Do induced moods really influence health perceptions?

Steven D. Barger, Sarah M. Burke, Megan J. Limbert

Research output: Contribution to journalArticlepeer-review

13 Scopus citations


Objective. To determine whether induced mood alters health reports. Design. Randomized experiments testing a) mood influence on two global self-rated health (SRH) assessments (Study 1; N = 168) and b) testing whether illness relevant thinking moderates the influence of induced negative mood on SRH and physical symptom reports (Study 2; N = 143). Main Outcome Measures. Two global SRH items. Results. Effect sizes for induced mood were near zero across both studies (r's = 0.00-0.07). Aggregate analyses of induced mood studies showed a small adverse effect of induced negative mood on SRH, but these analyses masked roughly equal instances of better SRH among groups with worse mood. Conclusion. Published experimental research shows no consistent pattern of poorer SRH following negative mood induction in college-aged samples. Sample size and gender may account for variation in health ratings among induced mood groups.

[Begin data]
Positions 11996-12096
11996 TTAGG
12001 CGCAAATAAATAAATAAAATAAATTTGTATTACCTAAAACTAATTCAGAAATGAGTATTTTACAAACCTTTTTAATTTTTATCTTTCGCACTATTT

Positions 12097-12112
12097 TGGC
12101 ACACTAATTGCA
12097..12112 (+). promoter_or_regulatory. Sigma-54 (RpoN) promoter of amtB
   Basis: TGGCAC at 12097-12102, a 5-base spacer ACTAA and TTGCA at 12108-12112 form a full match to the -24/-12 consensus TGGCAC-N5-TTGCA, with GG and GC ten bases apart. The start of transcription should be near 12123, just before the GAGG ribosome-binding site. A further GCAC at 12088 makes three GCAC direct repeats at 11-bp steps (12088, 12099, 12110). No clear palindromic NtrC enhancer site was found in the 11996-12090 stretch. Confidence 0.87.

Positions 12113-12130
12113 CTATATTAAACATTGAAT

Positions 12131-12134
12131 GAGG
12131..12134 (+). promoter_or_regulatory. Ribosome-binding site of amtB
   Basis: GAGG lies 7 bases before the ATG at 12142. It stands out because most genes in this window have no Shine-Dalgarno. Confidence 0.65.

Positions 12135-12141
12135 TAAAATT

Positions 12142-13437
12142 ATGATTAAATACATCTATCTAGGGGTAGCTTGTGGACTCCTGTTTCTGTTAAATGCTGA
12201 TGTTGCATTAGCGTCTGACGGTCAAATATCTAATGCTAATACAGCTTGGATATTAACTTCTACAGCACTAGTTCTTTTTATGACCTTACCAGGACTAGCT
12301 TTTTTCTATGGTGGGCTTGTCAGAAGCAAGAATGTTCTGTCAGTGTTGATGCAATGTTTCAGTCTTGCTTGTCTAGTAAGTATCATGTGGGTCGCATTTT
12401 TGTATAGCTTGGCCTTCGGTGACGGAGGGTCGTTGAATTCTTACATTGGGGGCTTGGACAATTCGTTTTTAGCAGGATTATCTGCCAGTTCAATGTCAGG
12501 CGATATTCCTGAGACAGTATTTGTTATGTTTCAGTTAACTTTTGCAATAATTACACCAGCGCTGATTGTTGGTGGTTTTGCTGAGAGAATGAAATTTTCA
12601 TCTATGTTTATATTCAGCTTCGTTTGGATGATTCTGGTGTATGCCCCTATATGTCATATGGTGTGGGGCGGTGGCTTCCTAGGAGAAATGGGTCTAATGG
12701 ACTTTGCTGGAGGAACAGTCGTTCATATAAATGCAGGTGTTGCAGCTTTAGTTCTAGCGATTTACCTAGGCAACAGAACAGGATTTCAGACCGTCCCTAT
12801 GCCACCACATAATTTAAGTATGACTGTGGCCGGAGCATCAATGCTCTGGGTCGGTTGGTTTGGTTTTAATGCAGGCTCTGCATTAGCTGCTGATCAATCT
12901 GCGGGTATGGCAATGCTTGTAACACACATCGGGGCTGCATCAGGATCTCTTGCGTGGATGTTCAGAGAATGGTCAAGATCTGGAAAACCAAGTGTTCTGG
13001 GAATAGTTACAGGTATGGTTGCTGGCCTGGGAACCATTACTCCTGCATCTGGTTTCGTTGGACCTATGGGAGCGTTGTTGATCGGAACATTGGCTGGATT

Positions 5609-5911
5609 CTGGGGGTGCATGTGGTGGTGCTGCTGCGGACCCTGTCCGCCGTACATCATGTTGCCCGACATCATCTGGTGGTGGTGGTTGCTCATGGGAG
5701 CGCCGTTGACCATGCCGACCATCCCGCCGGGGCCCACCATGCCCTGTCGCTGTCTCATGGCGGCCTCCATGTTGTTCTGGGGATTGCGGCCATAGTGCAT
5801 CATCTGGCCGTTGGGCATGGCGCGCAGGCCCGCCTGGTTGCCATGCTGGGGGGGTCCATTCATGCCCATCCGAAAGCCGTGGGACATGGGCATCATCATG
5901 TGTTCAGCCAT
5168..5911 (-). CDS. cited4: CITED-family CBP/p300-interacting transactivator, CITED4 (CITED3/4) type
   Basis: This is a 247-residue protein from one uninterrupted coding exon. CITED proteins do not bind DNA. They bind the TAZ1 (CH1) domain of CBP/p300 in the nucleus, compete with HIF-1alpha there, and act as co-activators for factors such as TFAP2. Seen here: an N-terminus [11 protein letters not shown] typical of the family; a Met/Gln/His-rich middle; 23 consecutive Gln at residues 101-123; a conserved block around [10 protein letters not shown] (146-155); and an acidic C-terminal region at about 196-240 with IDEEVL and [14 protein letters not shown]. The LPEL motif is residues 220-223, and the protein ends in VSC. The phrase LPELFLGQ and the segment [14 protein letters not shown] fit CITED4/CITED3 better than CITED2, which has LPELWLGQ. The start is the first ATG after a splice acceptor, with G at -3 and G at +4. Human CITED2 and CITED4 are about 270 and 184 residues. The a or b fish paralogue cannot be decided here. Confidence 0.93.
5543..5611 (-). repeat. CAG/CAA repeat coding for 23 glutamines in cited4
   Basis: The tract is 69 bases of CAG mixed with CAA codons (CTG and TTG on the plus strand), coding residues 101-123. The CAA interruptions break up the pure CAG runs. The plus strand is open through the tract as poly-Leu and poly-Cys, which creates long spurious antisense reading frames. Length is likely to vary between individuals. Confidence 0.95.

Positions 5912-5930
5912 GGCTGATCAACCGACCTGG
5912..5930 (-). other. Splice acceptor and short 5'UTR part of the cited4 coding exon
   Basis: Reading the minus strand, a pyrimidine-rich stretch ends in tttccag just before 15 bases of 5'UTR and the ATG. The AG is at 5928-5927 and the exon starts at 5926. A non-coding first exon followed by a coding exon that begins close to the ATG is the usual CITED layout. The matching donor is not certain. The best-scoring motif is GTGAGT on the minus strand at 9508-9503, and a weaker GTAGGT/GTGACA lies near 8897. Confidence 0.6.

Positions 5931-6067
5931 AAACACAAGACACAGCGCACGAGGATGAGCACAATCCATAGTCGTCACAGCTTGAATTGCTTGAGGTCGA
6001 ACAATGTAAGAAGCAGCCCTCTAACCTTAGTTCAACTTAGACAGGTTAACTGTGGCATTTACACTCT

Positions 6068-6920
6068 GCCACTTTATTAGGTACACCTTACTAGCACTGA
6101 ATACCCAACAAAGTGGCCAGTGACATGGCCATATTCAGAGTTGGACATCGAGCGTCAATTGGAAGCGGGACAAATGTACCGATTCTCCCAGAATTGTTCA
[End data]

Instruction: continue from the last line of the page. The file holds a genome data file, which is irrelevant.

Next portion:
Original languageEnglish (US)
Pages (from-to)85-95
Number of pages11
JournalHealth Psychology
Issue number1
StatePublished - Jan 2007


  • Behavioral Risk Factor Surveillance Survey
  • Mood
  • Negative affect
  • Self-rated health
  • Symptoms

ASJC Scopus subject areas

  • Applied Psychology
  • Psychiatry and Mental health


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